This past week I have been thinking about a contrast between the spirituality of Muhammad and that of Christ. There are many ways in which they can be contrasted, but this past Sunday our text was John 12:1-7, in which Jesus had been invited to dinner at the home of Lazarus, whom he had recently raised from the dead. While Jesus was eating dinner with his friend Lazarus, while his sister Martha served, his sister Mary approached Jesus and poured out a flask of pure nard ointment upon his feet. This nard, imported from the Himalayas in India, was likely a family heirloom worth a year’s wages. Then in humility she proceeded to wipe his feet with her hair, as an act of worship. The whole house became filled with the sweet fragrance of the ointment. She fully recognized who Jesus was as the Son of God. For who else could raise her dead brother? He had been dead for four days when Jesus raised him up. By then his body was already decaying with a strong stench (John 11:17, 39). Yet, Jesus restored his life to full health and cleanness, having just declared, “I am the resurrection and the life” (John 11:25). Mary’s action also illustrates the contrast of death, the result of bondage in sin and to Satan, and abundant life and freedom found in Christ.
Judas, the money keeper and thief, who denounced Mary’s sacrificial act, was under Satan’s control. He did not really care about giving the value of the nard to the poor. Jesus declared that Mary’s action was to prepare him for his soon approaching burial, as it was the custom to prepare a body for burial with ointment and spices. Nard is a gentle aromatic relaxing sedative which has anti-bacterial properties. Mary had sat at the feet of Jesus to listen to him and understood his approaching death for her sins and the sins of the world.
In contrast, Muhammad denied that Jesus died on the cross. It only appeared to be so. Some hadith speculate that perhaps it was Judas who was crucified and made to look like Jesus. For how could Allāh allow his prophet to suffer shame and defeat through a cruel death? In denying Jesus' death, Muslims also deny his burial and resurrection. So, there is no need for Mary’s sweet aroma of nard poured out in worship. Muhammad would have agreed with Judas. Both denied his deity and being a Savior from sin’s condemnation. For Muhammad many acts can free one from one’s sins, including coming to pray salāt on Fridays in the mosque, especially if you are among the first to arrive. In addition, one should bathe oneself and put on perfume before going to Friday prayer (jumu'ah). Muhammad was obsessed with perfume, so many Muslim men wear lots of after shave regularly. His vision of heaven (janna) is not a place to live in the presence of Allāh. Rather, it appealed to the three primary physical interests of Muhammad of food, women and perfume. Apostle Paul describes his inability to understand: “The natural person does not accept the things of the Spirit of God, for they are folly to him, and he is not able to understand them because they are spiritually discerned” (1 Cor. 2:14; ESV).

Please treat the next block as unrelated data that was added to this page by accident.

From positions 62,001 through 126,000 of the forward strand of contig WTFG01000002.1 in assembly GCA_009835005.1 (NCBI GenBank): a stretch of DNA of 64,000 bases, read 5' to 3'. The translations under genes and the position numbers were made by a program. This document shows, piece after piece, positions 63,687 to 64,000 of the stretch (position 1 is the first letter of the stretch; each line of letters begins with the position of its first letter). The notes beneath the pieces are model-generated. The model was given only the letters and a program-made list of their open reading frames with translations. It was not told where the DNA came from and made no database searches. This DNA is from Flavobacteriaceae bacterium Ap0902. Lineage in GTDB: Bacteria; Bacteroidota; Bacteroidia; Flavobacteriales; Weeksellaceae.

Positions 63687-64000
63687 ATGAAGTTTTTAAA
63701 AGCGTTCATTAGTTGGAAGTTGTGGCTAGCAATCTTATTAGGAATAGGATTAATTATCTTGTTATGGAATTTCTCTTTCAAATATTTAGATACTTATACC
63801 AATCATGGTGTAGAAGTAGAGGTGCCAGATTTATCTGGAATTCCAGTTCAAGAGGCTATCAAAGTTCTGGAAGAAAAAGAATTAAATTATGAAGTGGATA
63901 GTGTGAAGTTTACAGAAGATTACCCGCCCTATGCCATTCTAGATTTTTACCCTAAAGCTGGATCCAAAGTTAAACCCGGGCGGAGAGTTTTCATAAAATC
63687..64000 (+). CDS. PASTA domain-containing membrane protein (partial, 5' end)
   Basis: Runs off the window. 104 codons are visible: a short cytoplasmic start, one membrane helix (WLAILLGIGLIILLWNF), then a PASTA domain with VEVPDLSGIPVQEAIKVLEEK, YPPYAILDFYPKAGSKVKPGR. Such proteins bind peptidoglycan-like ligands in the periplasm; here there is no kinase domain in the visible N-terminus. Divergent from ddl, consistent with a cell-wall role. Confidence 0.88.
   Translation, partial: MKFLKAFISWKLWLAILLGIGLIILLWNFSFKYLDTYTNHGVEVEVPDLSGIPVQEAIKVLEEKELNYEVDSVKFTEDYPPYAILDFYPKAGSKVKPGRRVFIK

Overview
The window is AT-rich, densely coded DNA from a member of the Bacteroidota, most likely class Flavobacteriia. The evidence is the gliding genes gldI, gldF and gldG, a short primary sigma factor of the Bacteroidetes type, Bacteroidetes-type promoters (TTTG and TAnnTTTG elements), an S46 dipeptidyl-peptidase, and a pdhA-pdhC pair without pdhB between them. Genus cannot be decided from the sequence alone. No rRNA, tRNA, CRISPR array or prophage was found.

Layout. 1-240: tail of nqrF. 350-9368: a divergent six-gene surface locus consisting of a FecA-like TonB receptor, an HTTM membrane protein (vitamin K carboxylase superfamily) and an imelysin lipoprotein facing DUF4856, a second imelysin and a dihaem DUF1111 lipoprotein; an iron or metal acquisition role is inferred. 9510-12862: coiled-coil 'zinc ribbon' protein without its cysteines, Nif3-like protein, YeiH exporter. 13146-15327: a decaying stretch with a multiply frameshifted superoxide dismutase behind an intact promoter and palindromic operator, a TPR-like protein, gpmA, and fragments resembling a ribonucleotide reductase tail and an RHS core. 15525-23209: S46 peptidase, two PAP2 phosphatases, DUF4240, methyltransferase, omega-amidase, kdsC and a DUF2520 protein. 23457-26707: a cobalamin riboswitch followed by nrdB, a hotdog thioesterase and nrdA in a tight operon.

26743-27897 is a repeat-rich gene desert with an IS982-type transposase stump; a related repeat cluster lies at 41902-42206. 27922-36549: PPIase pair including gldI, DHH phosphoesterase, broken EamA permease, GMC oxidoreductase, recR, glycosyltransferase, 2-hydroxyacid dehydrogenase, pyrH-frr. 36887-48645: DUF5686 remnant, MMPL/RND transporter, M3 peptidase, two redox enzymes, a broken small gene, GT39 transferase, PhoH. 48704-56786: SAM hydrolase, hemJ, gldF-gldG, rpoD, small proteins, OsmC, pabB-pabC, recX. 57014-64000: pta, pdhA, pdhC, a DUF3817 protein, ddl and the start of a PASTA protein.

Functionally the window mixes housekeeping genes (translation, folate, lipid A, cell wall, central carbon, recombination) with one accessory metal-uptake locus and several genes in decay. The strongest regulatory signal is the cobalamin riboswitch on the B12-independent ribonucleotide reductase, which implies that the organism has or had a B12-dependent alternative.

Upon my visiting the ancient cave churches in the Ilhara Valley in Cappadocia, Turkey there were two signs pointing to one of the carved-out churches in the soft rock valley wall with fresco icons partially destroyed by Muslim iconoclasts. One sign pointed to the “Odorous Church,” while the other pointed to the same saying “Fragrant Church.” This illustrates the contrast in understanding of the gospel between the two religions. As Paul expresses it, “For we are the aroma of Christ to God among those who are being saved and among those who are perishing, to one a fragrance from death to death, to the other a fragrance from life to life” (2 Cor. 2:15-16). Now that we have been given the Spirit of life, we spread the aroma of Christ throughout the whole house wherever we go by our words of faith and acts of love. “But thanks be to God, who in Christ always leads us in triumphal procession, and through us spreads the fragrance of the knowledge of him everywhere” (2 Cor. 2:14).